But wait, it’s rude to talk politics in public, right? Wrong. It’s rude to condemn what others say (or believe) in order to get a view across.
It’s unhealthy and cruel when children or students are condemned, ridiculed, shamed, ostracized by their peers or publicly shamed and even punished academically by their teachers for sharing their own point of view (on any topic). This is not healthy for students, whether they are in primary grades or in college.
Civility, formal politeness or courtesy in behavior or speech, truly is a sign of embracing real diversity of thought and opinion. Civility allows for an emotional environment that is safe to actually discuss and debate honest differences. Civility and acceptance, as opposed to bullying, allows for healthy debate. And when our children witness civility, then they can see healthy political debate that sets a great example for younger generations of how to communicate respectfully during a disagreement.
Bullying in the Aftermath of the Election
During the 2016 election season, we saw both candidates behaving badly — practicing name calling and other bullying tactics. They even encouraged their own supporters to bully the other side. So, it’s no surprise that Americans can rarely have a conversation about politics that doesn’t turn personal. I find this a particularly painful development in our society.
Now I’m not saying that just any political conversation is bullying. If you can have a healthy debate and stick to the issue at hand, that is great. However, I’ve noticed that when a comment is made regarding politics, rather than debate the particular policy in question, it is the character of the person who is attacked. The policy discussion is lost in a flurry of personal attacks.
This is where the political bullying comes in – if you supported Trump, you were labeled a racist, sexist, bigoted, homophobe. And if you supported Hillary, you supported a serial liar who was treasonous, an extortionist, and a criminal – “lock her up” was chanted at the rallies.
With this type of behavior in the forefront, it’s no small wonder why it is increasingly difficult to have a civil conversation where we can have a healthy debate about policies. And the sad thing is that the personal attacks work! But only in the short-term. In the long run, we are all paying a price for this. The price is becoming steep. We are now further alienated from each other. The outlook for our society is not good unless we can change the tone and course that we are currently on.
In short, we need to bring back civility. Instead of trying to “win” an argument or discussion, we now tend to want to annihilate anyone who has an honest difference in viewpoints. Having said that, let’s explore what all of us can do to help turn the tide towards more civility.
The Upside! Tips That Actually Help
I’d like to leave you with some tips to help you through all of this. These are tips that others have used that actually do work!
But, before you do anything, reach out to a friend and tell them what is going on if you are being bullied. Let them know the impact it has made on you. This can help you to not feel so lonely with all of this.
And, it always helps to get some perspective from someone you trust. They may have some ideas that are helpful. At the very least, they can offer moral support as you try to navigate through all of this.
Tips That Help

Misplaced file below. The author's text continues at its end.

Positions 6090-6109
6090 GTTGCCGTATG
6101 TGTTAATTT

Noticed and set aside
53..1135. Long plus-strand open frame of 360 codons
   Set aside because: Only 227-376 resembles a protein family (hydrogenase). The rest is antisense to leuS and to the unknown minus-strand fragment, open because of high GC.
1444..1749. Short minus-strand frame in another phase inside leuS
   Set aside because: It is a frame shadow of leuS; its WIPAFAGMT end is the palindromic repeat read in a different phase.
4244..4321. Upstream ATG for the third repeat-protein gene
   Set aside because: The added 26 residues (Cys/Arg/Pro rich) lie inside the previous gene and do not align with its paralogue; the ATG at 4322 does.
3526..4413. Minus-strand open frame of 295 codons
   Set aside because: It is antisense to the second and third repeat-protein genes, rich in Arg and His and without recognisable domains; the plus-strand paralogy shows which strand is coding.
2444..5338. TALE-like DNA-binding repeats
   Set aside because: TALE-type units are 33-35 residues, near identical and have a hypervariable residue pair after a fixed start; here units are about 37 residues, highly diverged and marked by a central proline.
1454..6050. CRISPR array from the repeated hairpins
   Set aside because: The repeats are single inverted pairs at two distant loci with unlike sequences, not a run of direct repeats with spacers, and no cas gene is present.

If you’re feeling bullied on your Facebook newsfeed or any other form of social media, here are 5 things you can do to protect yourself from the bully:
- Hide or Unfollow. You can unfollow a person or a type of post now. Click that down arrow on the top right and make your choice.
- Keep Scrolling. When you see the first sign of political jargon, scroll, scroll, and keep scrolling! Do not stop to read it!
- Resist Responding. Take a breath and understand that politics are a passionate topic. You won’t change anyone’s mind via a Facebook or Instagram post, or on Snapchat, so agree to disagree and do not respond with your emotions. Responding will only make it worse and perpetuate the conversation and the controversy.
- Unfriend and Block. If you find someone is just too offensive, remove them for good. There is no need to have someone who makes you feel bullied or threatened in your real life and especially not on your social media.
- Observe your own posts. Ask yourself if you are also part of the problem. Be honest. If so, make some adjustments.
Although the options are a bit different, you can also enact these tips on platforms like Twitter, Instagram, and others.
Set the Right Example
With this current trend in mind, it’s important that we also demonstrate to our youth, and others, how to have an appropriate and civilized debate and arguments, especially when it comes to topics like religion and politics where we feel so passionate about our opinions.
I understand that it’s easy to get carried away, but our children are always watching and mimicking our actions so that they can become responsible and compassionate adults. Our world could use much more of that right about now…
Most of us will admit that at times, we may have been guilty of the same thing we are observing in others. After all, we’re human.
So here is a simple saying to help you in your own life, and if you are a parent this can also to serve as a model for your children.
Repeat this to yourself whenever you are feeling triggered in such a way that if you were to speak, there may be the potential to hurt another:
Before you speak ask yourself if what you are going to say is true, is kind, is necessary, is helpful. If the answer is no, maybe what you are about to say should be left unsaid. – Bernard Meltzer
Hopefully, these tips will help make things better for your loved ones, you, and each person we come in contact with. It will require some dedication to practicing, and through our practice, I firmly believe we can turn things around!
I hope that this article has been insightful and helpful. This isn’t the easiest of issues. If you or someone you know have been on the receiving end of bullying, please give me a call for a free 15-minute phone consultation and let’s see if I can help you through this difficult time.